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Star Wars: Episode VII - The Force Awakens (2015) Blu-ray Review

Mar 28, 2016 01:02 PM EST
4 Min Read

Star Wars has always been about the characters - exploring how their relationships evolve, while facing galactic forces which are happening outside of their control.

Few spectacles of screen transcend generations with as much cultural reverberations as Star Wars. To revel in its current incarnation is to return to its roots as an experimental space opera, crafted in the mind of a man who would come to be both revered and despised for following his calling.

Spanning the gamut of nearly four decades from the beloved Original Trilogy to the much maligned Prequels, each film stands as a testament to a different time and place in film making. In handing his franchise over to the entertainment juggernaut that is Disney, George Lucas has allowed the ushering in of a new era of wonder in a drastically altered cinematic landscape.

Star Wars: The Force Awakens, arriving on Blu-ray and digital this week, is this generation's first step into that larger world, and a stunning achievement in entertainment. Borrowing from the old and setting events in motion for the new, the film itself is a rare delight. 

From the familiar fanfare of the opening crawl to the stunning cinematography of the final scene, this is a film that gets so much right in satisfying what fans of the franchise have been craving.

Director J.J. Abrams, initially a surprise to be chosen as director, applies his masterful signature all over the film. In the opening sequence, we are thrust inside an approaching Storm Trooper transport with a feeling of suspense and anticipation reminiscent of the "shaky cam" style popularized in his 2008 action thriller Cloverfield

He delights in pulling the audience into the film with sweeping cinematic vistas, quickly brought to scale with quick camera zooming techniques as the Millennium Falcon acrobatically screams into the confines of a downed imperial cruiser. It has a magic feeling that Abrams perfects, and it just feels right in the Star Wars universe.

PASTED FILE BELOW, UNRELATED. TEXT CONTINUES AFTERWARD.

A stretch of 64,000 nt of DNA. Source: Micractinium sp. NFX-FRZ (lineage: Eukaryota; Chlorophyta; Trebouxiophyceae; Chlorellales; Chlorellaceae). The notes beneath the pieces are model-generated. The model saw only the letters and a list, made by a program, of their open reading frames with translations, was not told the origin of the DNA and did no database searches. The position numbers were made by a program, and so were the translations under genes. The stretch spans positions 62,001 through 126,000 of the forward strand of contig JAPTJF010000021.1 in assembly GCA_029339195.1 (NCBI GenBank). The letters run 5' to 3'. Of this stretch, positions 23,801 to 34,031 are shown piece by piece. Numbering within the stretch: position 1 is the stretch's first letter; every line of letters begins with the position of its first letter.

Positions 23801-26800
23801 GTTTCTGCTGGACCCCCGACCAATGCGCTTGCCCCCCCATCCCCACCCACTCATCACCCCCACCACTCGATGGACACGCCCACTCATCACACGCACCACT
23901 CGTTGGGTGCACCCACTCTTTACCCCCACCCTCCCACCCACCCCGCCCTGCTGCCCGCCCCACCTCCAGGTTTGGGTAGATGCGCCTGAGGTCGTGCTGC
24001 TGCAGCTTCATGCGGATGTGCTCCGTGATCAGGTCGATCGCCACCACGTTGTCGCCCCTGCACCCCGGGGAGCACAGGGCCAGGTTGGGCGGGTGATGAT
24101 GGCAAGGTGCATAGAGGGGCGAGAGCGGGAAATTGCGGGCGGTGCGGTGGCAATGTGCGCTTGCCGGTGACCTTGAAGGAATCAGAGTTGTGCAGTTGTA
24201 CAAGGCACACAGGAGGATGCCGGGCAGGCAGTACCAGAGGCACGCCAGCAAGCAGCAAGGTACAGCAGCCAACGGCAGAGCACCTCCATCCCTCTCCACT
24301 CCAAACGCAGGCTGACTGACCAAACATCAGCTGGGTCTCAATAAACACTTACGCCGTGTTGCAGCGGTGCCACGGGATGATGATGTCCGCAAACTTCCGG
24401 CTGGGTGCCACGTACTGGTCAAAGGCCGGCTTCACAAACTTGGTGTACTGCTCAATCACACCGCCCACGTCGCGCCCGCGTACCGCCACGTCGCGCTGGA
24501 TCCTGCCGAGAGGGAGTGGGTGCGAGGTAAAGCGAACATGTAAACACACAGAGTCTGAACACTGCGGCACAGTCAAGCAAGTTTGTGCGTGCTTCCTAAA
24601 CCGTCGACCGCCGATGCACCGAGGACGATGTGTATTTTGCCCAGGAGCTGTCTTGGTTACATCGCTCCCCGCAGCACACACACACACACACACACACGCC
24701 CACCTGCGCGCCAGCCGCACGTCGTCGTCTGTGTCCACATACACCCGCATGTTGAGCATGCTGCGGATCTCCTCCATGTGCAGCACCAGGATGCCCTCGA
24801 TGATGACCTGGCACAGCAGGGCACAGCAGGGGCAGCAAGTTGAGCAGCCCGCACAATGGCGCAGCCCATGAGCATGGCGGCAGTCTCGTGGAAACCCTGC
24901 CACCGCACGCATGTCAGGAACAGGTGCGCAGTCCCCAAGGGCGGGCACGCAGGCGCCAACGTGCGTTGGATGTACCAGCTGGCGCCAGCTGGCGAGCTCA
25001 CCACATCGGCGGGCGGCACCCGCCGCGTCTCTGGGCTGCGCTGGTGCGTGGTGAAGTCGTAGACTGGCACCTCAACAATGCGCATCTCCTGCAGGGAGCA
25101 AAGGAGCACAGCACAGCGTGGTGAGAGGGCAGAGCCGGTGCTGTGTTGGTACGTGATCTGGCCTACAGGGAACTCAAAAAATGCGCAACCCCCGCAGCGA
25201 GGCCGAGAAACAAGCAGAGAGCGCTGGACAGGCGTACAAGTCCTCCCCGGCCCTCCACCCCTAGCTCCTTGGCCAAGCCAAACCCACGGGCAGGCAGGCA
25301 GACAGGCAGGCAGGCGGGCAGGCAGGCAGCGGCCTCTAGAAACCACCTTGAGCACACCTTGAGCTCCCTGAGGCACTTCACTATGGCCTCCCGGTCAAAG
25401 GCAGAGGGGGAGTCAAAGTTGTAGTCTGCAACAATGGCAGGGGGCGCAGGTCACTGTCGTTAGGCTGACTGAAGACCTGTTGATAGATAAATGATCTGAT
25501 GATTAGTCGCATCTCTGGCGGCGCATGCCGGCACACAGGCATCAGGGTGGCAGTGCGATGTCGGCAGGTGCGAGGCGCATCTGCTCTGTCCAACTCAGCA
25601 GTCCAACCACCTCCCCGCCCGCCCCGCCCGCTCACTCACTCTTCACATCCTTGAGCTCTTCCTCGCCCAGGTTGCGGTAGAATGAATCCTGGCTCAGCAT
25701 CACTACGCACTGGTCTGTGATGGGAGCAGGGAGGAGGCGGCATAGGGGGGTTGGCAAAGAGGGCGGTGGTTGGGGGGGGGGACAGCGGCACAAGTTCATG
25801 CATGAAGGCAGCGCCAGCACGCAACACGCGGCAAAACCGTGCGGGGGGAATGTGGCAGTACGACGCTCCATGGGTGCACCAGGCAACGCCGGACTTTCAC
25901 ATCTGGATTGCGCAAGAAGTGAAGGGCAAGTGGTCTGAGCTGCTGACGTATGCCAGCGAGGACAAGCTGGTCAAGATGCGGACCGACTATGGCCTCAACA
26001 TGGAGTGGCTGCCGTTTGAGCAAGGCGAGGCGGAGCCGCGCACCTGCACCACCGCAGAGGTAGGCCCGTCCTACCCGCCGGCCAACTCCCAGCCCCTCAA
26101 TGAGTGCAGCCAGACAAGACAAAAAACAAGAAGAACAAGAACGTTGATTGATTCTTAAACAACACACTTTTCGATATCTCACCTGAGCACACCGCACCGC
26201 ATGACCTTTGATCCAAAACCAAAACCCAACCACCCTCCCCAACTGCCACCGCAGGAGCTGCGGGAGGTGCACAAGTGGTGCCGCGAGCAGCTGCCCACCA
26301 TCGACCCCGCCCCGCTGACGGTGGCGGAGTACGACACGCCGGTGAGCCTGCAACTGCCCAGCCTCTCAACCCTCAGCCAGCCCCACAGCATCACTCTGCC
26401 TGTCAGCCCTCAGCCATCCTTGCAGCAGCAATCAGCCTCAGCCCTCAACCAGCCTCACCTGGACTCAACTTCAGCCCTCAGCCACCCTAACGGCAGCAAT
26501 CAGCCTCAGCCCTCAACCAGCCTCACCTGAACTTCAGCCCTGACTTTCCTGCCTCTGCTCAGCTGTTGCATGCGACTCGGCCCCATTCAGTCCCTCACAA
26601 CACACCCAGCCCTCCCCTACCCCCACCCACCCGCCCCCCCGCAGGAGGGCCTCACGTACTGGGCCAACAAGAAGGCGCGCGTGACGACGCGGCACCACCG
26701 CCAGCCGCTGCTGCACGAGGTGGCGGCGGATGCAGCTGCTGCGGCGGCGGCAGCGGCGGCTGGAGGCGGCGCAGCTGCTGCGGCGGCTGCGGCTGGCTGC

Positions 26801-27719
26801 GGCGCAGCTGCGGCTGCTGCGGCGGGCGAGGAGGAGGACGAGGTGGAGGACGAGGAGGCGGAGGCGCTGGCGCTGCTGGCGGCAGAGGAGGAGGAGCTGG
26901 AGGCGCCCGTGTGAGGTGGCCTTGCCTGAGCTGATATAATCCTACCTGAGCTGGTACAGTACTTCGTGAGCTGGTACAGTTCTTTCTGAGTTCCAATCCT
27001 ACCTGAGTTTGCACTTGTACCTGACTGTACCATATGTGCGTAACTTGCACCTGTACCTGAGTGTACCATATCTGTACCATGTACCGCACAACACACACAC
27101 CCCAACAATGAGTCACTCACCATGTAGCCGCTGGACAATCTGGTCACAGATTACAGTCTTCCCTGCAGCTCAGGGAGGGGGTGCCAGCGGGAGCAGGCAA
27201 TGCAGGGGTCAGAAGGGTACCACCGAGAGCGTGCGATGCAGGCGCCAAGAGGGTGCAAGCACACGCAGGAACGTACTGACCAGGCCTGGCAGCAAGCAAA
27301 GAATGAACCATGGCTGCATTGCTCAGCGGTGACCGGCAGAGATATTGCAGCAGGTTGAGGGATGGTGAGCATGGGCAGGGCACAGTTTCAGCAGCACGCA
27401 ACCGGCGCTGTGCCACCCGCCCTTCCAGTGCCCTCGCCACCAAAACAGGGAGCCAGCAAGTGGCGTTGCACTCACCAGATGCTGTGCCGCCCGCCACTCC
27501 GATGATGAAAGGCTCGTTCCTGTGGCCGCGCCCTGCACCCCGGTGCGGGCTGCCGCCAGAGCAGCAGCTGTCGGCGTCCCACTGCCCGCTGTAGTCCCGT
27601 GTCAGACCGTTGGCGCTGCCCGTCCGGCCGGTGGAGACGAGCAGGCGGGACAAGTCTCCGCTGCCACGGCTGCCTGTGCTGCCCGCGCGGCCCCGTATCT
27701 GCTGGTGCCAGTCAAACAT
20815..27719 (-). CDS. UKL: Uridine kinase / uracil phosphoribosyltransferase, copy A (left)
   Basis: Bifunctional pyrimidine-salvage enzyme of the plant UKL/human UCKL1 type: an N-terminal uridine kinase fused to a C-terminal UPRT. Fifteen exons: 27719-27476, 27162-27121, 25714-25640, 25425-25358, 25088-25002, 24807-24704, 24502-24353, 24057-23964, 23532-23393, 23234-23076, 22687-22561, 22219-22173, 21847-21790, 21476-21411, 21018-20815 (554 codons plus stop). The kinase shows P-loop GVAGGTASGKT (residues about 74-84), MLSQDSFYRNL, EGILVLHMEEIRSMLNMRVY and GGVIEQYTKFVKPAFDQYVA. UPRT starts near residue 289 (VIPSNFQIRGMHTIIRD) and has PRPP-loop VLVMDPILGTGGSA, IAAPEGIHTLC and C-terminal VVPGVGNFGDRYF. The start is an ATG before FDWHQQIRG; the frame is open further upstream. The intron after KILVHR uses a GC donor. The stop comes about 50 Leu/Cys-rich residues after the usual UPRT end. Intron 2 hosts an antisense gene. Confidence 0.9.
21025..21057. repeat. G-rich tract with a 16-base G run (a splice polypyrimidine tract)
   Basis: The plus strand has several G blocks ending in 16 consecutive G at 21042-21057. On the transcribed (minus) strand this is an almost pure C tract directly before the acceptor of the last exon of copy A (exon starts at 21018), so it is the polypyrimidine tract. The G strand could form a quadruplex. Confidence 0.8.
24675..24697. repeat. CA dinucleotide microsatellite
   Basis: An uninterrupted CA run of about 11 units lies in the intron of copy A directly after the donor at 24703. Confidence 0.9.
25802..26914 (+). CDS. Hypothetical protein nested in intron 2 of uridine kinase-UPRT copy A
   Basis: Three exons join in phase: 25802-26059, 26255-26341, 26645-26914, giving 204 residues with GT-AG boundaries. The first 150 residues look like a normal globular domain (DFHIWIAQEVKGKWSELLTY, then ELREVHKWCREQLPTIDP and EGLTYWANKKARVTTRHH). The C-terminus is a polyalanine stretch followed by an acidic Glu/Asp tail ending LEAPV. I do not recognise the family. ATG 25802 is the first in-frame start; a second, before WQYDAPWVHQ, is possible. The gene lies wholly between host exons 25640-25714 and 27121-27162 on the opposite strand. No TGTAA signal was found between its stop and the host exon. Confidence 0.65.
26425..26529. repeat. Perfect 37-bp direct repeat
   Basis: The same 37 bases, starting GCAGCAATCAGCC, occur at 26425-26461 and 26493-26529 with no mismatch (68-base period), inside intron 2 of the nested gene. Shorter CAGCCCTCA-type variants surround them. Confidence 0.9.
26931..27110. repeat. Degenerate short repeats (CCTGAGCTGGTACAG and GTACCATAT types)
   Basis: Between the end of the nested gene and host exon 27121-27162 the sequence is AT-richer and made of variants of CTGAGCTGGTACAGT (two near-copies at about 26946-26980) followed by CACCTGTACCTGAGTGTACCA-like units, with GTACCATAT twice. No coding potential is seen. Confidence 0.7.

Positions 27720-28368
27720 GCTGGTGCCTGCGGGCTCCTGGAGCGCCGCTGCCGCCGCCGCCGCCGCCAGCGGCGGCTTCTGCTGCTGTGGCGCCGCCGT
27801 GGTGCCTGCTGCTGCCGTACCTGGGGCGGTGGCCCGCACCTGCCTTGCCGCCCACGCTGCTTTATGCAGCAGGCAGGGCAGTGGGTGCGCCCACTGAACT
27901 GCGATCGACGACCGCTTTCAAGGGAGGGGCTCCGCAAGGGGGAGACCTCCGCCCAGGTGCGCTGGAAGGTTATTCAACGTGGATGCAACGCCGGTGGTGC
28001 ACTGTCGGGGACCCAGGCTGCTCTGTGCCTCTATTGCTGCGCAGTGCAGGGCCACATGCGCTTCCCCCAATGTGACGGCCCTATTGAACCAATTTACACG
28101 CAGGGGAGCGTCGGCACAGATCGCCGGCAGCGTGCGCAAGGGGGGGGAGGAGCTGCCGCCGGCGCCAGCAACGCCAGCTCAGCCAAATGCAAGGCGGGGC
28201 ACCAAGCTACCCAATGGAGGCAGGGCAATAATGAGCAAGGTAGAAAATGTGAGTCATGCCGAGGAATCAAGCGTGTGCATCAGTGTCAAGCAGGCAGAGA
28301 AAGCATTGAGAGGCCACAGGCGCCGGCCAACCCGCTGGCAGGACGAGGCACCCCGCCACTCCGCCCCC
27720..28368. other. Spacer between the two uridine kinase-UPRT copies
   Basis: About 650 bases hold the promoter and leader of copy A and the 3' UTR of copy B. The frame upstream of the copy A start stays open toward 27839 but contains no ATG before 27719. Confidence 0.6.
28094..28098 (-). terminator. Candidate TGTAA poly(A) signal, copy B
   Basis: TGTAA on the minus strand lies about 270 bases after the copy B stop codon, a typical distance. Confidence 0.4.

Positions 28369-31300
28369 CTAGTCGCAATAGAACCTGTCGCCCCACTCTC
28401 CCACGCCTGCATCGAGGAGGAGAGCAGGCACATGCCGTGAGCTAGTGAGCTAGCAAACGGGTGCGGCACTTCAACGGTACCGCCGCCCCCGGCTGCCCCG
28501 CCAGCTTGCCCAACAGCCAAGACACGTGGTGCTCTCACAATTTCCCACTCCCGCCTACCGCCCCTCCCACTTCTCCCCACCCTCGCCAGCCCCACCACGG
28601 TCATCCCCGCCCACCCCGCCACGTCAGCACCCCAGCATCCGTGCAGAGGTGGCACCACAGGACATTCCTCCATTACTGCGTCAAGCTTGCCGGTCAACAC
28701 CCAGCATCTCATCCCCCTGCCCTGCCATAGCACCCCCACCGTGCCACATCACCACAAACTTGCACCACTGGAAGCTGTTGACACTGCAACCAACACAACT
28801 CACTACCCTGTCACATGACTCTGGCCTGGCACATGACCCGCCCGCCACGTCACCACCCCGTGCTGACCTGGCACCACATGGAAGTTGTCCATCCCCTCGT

Star Wars has always been about the characters - exploring how their relationships evolve, while facing galactic forces which are happening outside of their control.  Our first introductions to the characters who will shape the new Star Wars trilogy, come in the form of a rolling spherical droid dubbed BB-8. Inquisitive and loyal, BB-8 charms the audience much as his counterpart R2-D2 did decades ago. This Blu Ray release includes a 6 minute featurette dedicated to bringing this truly revolutionary character to life on the screen.

BB-8 is owned by Poe Dameron, a commander in the Resistance's Starfighter Corps and one of Leia Organa's  most-trusted operatives. Played by Oscar Isaac, the quick witted pilot evokes a combination of both a younger Han Solo and Luke Skywalker. Seeking to find Skywalker, who we learn from the opening crawl is missing, Poe hides a piece of a map in BB-8 as his village comes under attack from the dreaded First Order.

Evoking as much power and dread as the introduction of audiences to the iconic Darth Vader, the dark side manifests itself now through Kylo Ren, who wastes no time in making his presence known to Poe. He, too, is looking for Skywalker and without the map that is now safely hidden in the droid, he takes Poe prisoner and annihilates what is left of the village. Temperamental, young, and strong with the darkside of the force, Ren is masterfully portrayed by Adam Driver. His lineage is important to the story, and while there is no "I am your father" moment, the emotional weight with which his family destiny plays out is as important to the saga as that breathtaking reveal.